By Bill Holter – Re-Blogged From http://www.Gold-Eagle.com
After last week’s air tragedy, maybe a poor thought process but please stay with me. Would you ever get on an airplane if there was no pilot? Would you be confident of reaching your destination safely? Of course not. Whether you know it or not, you are living in an economic and financial “airplane” with Janet Yellen as the pilot. The sad thing is this, even she admits the airplane is broken, I’ll explain why shortly.
Mrs. Yellen gave a speech Friday for the San Francisco Fed. The full text can be found here. Before getting into the particulars, I must say it is “sad” to see our “pilot” go back and forth while not saying much of anything…and what was said was largely incorrect or misinformation. In short, I believe Mrs. Yellen was pandering to Wall Street with her continual line of “we will raise rates later but not yet, and when we do is will be gradual” (my paraphrase). As I have written many times before, the Fed cannot raise rates and if they did the markets will not even be open for trade within two weeks!
First and foremost, let’s look at a few of the Fed’s assumptions. They assume unemployment is 5.5%, the economy is growing and inflation is “too low” and well below 2%. Let’s pull these assumptions apart and then put them back together. Unemployment is not 5.5%, this is total fallacy. The workforce participation rate is plumbing 40 year lows now and those “not looking for work” …because they cannot find any are just thrown in a heap and forgotten about. This has the effect of making the “potential” workforce smaller than it really is, a statistical gimmick for the ages. If unemployment was calculated as it once was back in 1980, the rate would be above 17% as calculated by John Williams Shadow Stats. The 5.5% number is a hilarious fabrication Joseph Goebbels would be ashamed of!
Next, we have the economic growth rate. Friday’s final 4th quarter report claimed 2.2% growth, if you look at the Fed’s OWN MODEL, the first quarter is growing at .2% (NOT two percent, POINT two percent!). If we go one step further and look at “how” the growth rate is calculated, we see there is an “assumption” for inflation. The way it works is the inflation assumption is deducted from the nominal growth rate to arrive at a real growth rate. If inflation is low, it’s only a small deduction to growth. If inflation is high, the deduction to growth will be greater. For example, if we have nominal growth of 3% and inflation at 1%, the real rate is 3% minus 1% =2%. But what if the inflation rate is really 5%? Now we get 3% minus 5%= a negative 2%, or contraction …otherwise known as recession…and herein lies the problem!
The Fed uses BLS statistics for their models and uses CPI and PPI numbers in their calculations. These are NOT true inflation numbers. Yes, they are massaged, twisted and just plain made up, but this is not the “fallacy”. The definition of inflation or deflation has nothing to do with “prices”, price movement is the result, not the cause. The growth of, or the contraction of the money supply is the definition of either inflation or deflation. Janet Yellen knows this, Bernanke and Greenspan knew this …they don’t want YOU to know this. They don’t want you to know this because if you did, then you would know we have not had a single quarter since 2007 with real growth!!!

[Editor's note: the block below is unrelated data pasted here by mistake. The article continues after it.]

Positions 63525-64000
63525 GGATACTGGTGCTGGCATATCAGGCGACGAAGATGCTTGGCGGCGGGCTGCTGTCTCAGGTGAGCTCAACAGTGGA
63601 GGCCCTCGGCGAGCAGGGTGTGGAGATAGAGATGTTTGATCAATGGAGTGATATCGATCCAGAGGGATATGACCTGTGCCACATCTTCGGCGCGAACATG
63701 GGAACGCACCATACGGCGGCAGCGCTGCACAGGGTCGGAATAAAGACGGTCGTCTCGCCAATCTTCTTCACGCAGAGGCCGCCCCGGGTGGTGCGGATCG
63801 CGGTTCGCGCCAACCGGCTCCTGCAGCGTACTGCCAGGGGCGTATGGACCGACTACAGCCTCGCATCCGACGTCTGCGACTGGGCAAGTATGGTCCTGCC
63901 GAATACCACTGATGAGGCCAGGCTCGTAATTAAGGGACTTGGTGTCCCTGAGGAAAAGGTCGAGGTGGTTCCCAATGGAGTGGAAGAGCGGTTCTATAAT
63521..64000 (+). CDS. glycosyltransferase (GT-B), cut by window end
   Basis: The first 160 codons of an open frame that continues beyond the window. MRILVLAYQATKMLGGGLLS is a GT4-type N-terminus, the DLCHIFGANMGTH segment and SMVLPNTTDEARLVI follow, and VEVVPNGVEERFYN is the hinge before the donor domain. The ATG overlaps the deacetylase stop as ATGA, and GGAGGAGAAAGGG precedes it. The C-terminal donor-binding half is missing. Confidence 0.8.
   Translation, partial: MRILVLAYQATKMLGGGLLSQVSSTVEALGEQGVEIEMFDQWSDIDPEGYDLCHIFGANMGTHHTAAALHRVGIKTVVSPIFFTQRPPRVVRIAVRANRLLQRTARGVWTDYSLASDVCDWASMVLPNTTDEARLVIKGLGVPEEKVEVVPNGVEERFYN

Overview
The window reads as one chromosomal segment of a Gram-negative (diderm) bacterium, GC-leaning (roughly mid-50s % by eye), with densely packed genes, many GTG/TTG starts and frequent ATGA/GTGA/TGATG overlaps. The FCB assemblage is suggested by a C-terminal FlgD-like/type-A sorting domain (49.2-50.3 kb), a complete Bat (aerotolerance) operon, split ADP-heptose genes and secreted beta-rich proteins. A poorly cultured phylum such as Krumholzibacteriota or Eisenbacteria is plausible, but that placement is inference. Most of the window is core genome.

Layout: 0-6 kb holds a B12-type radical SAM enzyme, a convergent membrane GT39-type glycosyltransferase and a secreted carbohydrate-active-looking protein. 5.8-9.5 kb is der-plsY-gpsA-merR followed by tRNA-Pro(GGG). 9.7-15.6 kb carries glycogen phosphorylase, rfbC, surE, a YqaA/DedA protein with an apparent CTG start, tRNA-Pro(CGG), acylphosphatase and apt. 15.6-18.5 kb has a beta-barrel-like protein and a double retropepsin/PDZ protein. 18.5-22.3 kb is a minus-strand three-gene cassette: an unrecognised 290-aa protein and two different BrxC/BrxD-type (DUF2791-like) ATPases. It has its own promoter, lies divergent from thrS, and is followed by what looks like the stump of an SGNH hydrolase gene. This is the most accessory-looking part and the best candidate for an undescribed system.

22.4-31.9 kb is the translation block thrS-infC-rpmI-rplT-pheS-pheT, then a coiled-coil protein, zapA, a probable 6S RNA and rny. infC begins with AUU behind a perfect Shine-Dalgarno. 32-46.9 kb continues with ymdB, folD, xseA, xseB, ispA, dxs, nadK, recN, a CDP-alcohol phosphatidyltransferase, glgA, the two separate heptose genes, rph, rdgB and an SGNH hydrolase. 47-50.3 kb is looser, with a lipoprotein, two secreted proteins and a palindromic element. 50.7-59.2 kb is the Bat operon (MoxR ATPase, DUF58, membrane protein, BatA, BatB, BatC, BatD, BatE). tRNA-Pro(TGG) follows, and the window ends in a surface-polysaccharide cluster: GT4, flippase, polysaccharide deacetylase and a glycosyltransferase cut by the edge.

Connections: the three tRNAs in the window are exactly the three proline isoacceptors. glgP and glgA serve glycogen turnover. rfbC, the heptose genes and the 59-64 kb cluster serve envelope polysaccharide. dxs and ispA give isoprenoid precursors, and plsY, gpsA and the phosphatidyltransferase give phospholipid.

Now that we have that out of the way, let’s look at a few of her quotes and finish with a “Q+A” mind blower. Mrs. Yellen contends “With continued improvement in economic conditions, an increase in the target range for that rate may well be warranted later this year.” She followed this by saying …the economy in an “underlying” sense remains quite weak by historical standards. So which is it? Strong or weak? Of course, all of this was prefaced by admitting to “extraordinary monetary ease” over the last six years and then later spoke about the timing of rates hikes being difficult because of the “long lag times”. Does six years qualify as “long”? I can still remember studying money and banking in college, the “lag time” was generally considered six to nine months, has so much changed in the thirty years I’ve been out of school? (The answer of course is yes, it has).
Another quote, and an obvious case of “mental lag” on her part, she said, “An environment of prolonged low short-term rates could prompt an excessive buildup in leverage or cause underwriting standards to erode as investors take on risks they cannot measure or manage appropriately in a reach for yield”. Really? Ya think? Are you saying that abnormally low short term interest rates tend to blow bubbles faster than Lawrence Welk?
Before getting to the real fun, let’s look at what I think was a first admission on the part of the Fed regarding their balance sheet. Mrs. Yellen said “But if growth was to falter and inflation was to fall yet further, the effective lower bound on nominal interest rates could limit the Committee’s ability to provide the needed degree of accommodation. With an already large balance sheet, for example, the FOMC might be concerned about potential costs and risks associated with further asset purchases.” Do you understand what she just said? In my own blunt words, she said “if the markets were to turn down and economy further down from here, since interest rates are already at zero …there is nothing we could do. We have already expanded our balance sheet to the limit and would risk bankrupting even ourselves with further bond purchases. We are out of ammo”!